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J Rheumatol. 1993 Apr;20(4):650-6.

Fetal outcome of lupus pregnancy: a retrospective case-control study of the Hopkins Lupus Cohort.

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  • 1Department of Medicine, Johns Hopkins University School of Medicine, Baltimore, MD.

Abstract

OBJECTIVE:

To determine the frequency of pregnancy loss, preterm birth, and therapeutic abortion in patients with systemic lupus erythematosus (SLE) versus controls.

METHOD:

The outcome of lupus pregnancy was determined in the largest retrospective case-control study to date, involving 203 patients with SLE with 481 pregnancies, 166 "best friends" with 356 pregnancies and 177 relatives with 566 pregnancies.

RESULTS:

Pregnancy loss (spontaneous abortion, miscarriage, or stillbirth) was more common in lupus pregnancies (21%) than in pregnancies in friends (14%, p = 0.01) or in relatives (8%, p < or = 0.0001) and was more common after the diagnosis of SLE than before (27 19%, p = 0.04). Preterm birth (< or = 36 weeks) was more common in lupus pregnancies (12%) than in pregnancies in friends (4%, p < or = 0.0001) or in relatives (4%, p < or = 0.0001) and was more common after the diagnosis of SLE than before (24 vs 6%, p < or = 0.0001). Preterm birth in lupus pregnancies after the diagnosis of SLE was associated with nonhigh school graduates (p = 0.001), Raynaud's phenomenon (p = 0.007), and hypertension requiring treatment (p = 0.01).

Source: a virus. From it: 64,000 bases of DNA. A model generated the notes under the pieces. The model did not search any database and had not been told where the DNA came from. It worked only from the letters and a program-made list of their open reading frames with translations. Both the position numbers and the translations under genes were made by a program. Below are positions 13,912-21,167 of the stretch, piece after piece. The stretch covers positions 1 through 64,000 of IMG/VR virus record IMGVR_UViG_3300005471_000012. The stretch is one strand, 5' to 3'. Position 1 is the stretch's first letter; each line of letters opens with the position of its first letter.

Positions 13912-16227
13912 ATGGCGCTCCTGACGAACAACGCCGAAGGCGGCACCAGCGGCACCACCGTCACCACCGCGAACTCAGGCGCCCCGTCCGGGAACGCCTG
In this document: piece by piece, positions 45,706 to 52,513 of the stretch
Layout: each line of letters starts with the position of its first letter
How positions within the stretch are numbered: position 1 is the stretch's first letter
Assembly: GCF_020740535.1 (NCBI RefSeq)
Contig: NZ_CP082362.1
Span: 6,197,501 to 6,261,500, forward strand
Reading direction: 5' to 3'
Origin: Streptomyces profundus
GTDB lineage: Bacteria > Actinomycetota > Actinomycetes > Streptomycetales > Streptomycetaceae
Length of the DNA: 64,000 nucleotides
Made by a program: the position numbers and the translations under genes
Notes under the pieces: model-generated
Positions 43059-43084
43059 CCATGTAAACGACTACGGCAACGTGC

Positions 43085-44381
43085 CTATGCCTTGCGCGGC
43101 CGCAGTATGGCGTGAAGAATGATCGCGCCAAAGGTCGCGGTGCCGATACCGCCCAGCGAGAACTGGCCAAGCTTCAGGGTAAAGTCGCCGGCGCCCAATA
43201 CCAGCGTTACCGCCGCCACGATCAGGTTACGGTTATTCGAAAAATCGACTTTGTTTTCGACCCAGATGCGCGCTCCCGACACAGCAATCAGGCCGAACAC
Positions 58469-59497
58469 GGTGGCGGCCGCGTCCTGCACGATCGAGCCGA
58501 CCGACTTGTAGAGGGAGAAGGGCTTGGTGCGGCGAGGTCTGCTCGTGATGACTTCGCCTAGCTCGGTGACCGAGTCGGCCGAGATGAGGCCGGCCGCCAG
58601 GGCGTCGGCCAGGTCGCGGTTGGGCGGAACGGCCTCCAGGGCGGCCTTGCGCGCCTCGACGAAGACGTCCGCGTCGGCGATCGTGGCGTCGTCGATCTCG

CONCLUSION:

We conclude that both pregnancy loss and preterm birth are significantly increased in lupus pregnancy versus control pregnancy and that these pregnancy outcomes are more common after the diagnosis of SLE.

PMID:
8496859
[PubMed - indexed for MEDLINE]
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